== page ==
Special Report: The Future of The Web
In the early, hyped-up days of e-commerce, Internet retailers tried to focus customer and investor attention on the bells and whistles of their product offering or Web pages, and hoped that no one noticed the poor performance of backroom operations — or they deluded themselves into believing that good execution was unimportant. But that approach resulted in late shipments and bloated fulfillment costs, which led to the demise of erstwhile leaders such as Pets.com, Webvan and Value America. In contrast, successes like Amazon.com invested heavily in building operations capabilities rather than outsourcing anything that didn’t appear sexy enough for the “new economy.”
“There’s a lot of co-processing going on. You look at kids now … they’re at their computers, they’ve got six windows open, they’re chatting, they’re watching. And I think that has some really interesting ramifications [for online content]. … One is: How much of your brain is watching any one thing? And what does that mean for content?”
—LAURIE DEAN BAIRD, DIRECTOR OF TECHNOLOGY PARTNERSHIPS, PLATFORM R&D, TURNER BROADCASTING SYSTEM INC.
Internet retailing now has completed the cycle from overhyped promises to overreactive retrenchment and has settled into a steady but heady growth pattern. Online retail sales in the United States exceeded $85 billion in 2005, and in 2006 they appeared to be on track to grow at around 24%.1 This would mark the fifth straight year at that rate, which is more than three times the growth rate of total retail sales.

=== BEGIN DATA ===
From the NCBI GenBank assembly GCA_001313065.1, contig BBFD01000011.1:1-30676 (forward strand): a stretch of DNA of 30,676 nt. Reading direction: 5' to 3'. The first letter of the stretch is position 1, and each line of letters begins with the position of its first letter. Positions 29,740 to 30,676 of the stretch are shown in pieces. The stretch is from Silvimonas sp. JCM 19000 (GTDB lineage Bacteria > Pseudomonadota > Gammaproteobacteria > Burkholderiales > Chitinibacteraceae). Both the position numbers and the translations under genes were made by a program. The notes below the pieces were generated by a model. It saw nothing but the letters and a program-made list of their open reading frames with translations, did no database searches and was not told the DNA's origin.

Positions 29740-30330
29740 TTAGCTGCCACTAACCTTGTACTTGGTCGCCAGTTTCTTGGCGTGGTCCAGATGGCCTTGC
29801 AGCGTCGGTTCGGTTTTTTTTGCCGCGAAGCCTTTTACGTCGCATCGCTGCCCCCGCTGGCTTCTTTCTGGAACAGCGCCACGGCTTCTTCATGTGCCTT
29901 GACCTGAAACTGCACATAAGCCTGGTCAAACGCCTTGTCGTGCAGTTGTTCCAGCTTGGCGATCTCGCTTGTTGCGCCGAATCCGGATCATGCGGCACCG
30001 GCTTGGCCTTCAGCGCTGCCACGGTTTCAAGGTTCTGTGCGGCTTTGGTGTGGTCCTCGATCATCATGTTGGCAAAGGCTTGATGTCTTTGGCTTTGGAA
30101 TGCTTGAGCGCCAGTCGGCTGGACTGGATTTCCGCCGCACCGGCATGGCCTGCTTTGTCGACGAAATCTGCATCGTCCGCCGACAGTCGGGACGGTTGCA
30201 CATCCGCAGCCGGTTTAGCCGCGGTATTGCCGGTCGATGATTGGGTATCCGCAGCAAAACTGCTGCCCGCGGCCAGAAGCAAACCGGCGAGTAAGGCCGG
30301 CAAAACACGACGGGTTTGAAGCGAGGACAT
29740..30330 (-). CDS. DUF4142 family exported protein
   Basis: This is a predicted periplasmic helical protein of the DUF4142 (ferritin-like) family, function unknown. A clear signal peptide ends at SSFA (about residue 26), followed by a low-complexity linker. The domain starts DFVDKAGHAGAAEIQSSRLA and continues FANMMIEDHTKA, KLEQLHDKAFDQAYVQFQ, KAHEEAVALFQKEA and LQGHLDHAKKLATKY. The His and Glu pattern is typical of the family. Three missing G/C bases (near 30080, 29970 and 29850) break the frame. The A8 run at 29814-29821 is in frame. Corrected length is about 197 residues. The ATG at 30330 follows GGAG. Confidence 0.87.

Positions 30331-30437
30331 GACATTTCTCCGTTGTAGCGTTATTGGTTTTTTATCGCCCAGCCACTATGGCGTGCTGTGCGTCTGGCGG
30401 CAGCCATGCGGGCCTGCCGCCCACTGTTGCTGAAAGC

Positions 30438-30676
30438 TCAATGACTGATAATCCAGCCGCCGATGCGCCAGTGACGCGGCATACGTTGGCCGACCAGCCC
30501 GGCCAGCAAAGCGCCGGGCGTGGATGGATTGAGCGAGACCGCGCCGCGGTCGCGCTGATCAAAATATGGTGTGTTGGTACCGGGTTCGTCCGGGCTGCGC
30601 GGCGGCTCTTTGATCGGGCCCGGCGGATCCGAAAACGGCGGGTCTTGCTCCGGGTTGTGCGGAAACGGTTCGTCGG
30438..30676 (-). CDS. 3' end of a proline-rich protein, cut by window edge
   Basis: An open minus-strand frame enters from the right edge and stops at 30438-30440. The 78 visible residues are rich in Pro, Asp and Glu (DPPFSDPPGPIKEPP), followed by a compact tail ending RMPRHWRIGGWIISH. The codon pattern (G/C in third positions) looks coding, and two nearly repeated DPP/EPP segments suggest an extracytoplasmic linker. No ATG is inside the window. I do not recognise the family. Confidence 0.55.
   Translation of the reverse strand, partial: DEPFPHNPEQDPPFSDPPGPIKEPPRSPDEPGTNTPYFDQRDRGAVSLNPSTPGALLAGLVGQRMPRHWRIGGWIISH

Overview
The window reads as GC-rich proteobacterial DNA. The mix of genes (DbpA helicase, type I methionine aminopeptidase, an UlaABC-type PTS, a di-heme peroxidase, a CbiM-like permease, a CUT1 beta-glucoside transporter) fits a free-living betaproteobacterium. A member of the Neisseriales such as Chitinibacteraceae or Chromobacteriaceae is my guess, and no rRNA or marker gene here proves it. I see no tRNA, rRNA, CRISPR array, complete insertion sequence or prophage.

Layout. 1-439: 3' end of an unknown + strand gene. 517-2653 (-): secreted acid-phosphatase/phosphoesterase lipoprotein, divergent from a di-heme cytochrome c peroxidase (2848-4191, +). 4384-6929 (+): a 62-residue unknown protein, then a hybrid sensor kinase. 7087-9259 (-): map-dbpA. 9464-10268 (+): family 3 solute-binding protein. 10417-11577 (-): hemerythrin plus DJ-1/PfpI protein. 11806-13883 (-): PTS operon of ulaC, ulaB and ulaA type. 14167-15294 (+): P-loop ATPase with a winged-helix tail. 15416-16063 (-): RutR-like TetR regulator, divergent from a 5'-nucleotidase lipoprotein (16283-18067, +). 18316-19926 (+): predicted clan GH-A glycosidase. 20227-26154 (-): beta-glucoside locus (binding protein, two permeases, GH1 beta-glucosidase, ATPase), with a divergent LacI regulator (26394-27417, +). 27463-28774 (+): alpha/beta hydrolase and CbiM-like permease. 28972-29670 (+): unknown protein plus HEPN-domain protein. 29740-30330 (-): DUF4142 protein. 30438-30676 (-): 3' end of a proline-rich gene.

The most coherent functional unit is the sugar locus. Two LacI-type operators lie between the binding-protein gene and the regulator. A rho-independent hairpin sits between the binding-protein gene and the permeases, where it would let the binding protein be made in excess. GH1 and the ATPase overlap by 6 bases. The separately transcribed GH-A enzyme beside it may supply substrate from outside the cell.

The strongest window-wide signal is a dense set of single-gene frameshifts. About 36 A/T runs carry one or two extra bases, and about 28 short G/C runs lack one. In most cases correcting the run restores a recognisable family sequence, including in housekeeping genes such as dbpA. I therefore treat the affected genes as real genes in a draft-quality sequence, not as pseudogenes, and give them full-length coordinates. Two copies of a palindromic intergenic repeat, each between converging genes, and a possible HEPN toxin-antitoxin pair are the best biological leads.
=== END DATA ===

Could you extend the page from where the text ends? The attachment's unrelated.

With e-commerce sales now accounting for large shares of seven retail categories — over 40% in computer hardware and software and around 17% of music and video sales2 — consumers have become increasingly pragmatic in their purchasing decisions. This sustained increase in Internet sales has been accompanied by an increased focus on operations execution.
The growth in online retail sales can be explained not only by the emergence of “pure-play” Internet retailers but also, to a large extent, by the entrance of multi-channel players — traditional brick-and-mortar retailers leveraging their brands and hopefully their physical infrastructures to compete on the Web. “Big-box” retailers such as Office Depot and Staples each generated more than $3 billion in Web sales in 2005.